HAMBONE

Latest update on 14/05/2012

Artist: Hambone Kids
Author: traditional
Year: 1952

During an Amateur Hour tv-show. Two of these Chicago school kids were Sammy McGreer (his father provided lyrical bits from Mockingbird) and Dee Clark. They were inspired by another school kid, fresh from Mississippi. Hambone combines dancing while slapping various parts of the body. Known in slavery days as Patting Juba, when blacks were not allowed to keep musical instruments, percussion instruments in particular, for fear of using them as weapon or to communicate over distance.

Covers:

1952:

Red Saunders Orch. [novelty hit for Okeh feat. Dolores Hawkins and the same Hambone Kids (see note)]

1952:

Phil Harris & Belle Sisters

1952:

Frankie Laine & Jo Stafford

1952:

Tennessee Ernie Ford

1955:

Bo Diddley [similar rhythm in Bo Diddley and with same lyrical input from Mockingbird as Red Saunders' version; most of his later hits were based upon this same rhythm; besides, somewhere in the Hambone lyrics a Mr Bo is mentioned]

1956:

Buddy Holly [idem]

1959:

Dee Clark [in Hey Little Girl; one of the original Hambone Kids under her real name Delecta Clark]

1959:

Lonnie Young, Ed Young & G.D. Young [as Oree; Alan Lomax recording in the North Mississippi Hills; danse must have been popular since the early 20th century and is also known as Ida Reed; Lomax probably misunderstood it as Oree]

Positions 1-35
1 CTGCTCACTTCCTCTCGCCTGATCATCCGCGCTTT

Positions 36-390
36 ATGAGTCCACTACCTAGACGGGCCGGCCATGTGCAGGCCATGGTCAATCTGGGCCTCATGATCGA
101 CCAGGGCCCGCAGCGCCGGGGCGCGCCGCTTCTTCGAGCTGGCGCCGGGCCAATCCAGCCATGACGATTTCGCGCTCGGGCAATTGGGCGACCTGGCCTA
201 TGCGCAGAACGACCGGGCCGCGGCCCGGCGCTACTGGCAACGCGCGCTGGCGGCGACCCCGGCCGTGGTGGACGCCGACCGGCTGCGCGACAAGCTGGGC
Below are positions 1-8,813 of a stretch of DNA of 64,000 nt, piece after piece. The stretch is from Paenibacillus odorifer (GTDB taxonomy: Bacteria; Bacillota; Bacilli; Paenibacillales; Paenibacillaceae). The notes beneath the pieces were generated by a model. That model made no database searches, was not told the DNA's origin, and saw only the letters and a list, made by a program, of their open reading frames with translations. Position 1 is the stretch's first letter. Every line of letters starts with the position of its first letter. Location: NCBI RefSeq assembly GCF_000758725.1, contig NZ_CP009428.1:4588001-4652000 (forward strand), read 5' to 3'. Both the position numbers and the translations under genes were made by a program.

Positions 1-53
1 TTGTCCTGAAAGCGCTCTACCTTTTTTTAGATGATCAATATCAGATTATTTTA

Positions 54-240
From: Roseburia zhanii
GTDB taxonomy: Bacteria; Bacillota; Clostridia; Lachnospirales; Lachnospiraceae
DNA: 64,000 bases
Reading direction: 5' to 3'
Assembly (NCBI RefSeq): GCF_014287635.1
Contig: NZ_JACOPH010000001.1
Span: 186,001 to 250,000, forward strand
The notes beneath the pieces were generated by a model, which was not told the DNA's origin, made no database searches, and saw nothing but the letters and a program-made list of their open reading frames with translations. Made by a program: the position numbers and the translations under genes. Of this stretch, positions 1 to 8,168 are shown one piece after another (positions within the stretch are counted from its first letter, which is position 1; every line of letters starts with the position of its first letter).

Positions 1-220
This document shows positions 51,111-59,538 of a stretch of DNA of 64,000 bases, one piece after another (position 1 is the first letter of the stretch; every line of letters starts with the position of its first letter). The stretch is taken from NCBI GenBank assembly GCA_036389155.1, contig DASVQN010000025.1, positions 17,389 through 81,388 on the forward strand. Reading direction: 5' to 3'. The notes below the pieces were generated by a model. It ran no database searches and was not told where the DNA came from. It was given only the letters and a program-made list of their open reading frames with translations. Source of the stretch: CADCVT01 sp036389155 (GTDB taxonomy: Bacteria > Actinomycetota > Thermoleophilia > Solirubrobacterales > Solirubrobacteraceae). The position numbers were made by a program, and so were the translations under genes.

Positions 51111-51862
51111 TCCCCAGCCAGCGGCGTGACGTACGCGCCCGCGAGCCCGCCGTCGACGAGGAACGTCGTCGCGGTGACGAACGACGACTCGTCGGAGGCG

1960:

Bessie Jones [Alan Lomax recording probably loyal to the original rhythm]

1960:

Rayburn Anthony [for Sun]

1960:

Paul Evans [as Hambone Rock]

1962:

Carl Perkins [as Hambone]

1962:

Shadows [as Bo Diddley]

1963:

Ronnie Hawkins [idem]

1963:

Dick Shawn [parody]

1964:

Animals [as Bo Diddley]

1966:

Bill Haley [as Pancho]

1969:

Napoleon Strickland [as Shimme She Wobble and in '70 as Soft Black Jersey Cow]

2007:

Key Frances

The Young Brothers recording may be younger, but that doesn't make Bo Diddley the original. In their absolute North Mississippi Hill remoteness they almost certainly never heard anything like the Bo Diddley beat, while Bo - with all respect - can't fully claim that beat as his own invention. The rhythm comes straight from African hambone patterns. The name Bo Diddley (alias for Ellas McDaniel) also comes from Africa: the diddley bow is a one-string instrument, also used in the southern United States, sometimes nailed to the wall of a country shack, using the whole building as an echo chamber. Songs as Willie And The Hand Jive (see there), Not Fade Away (see there), Cannonball (Duane Eddy) and Magic Bus (see there) lean heavily on the Bo Diddley beat (see also: Hey Bo Diddley). Bo's comment: "I opened the door and everybody ran through it. I was left holding the door knob." The son clave, at the core of practically all Afro-Cuban music, is also indebted. For the Shave And A Haircut, Two Bits-connection, see: That's It.

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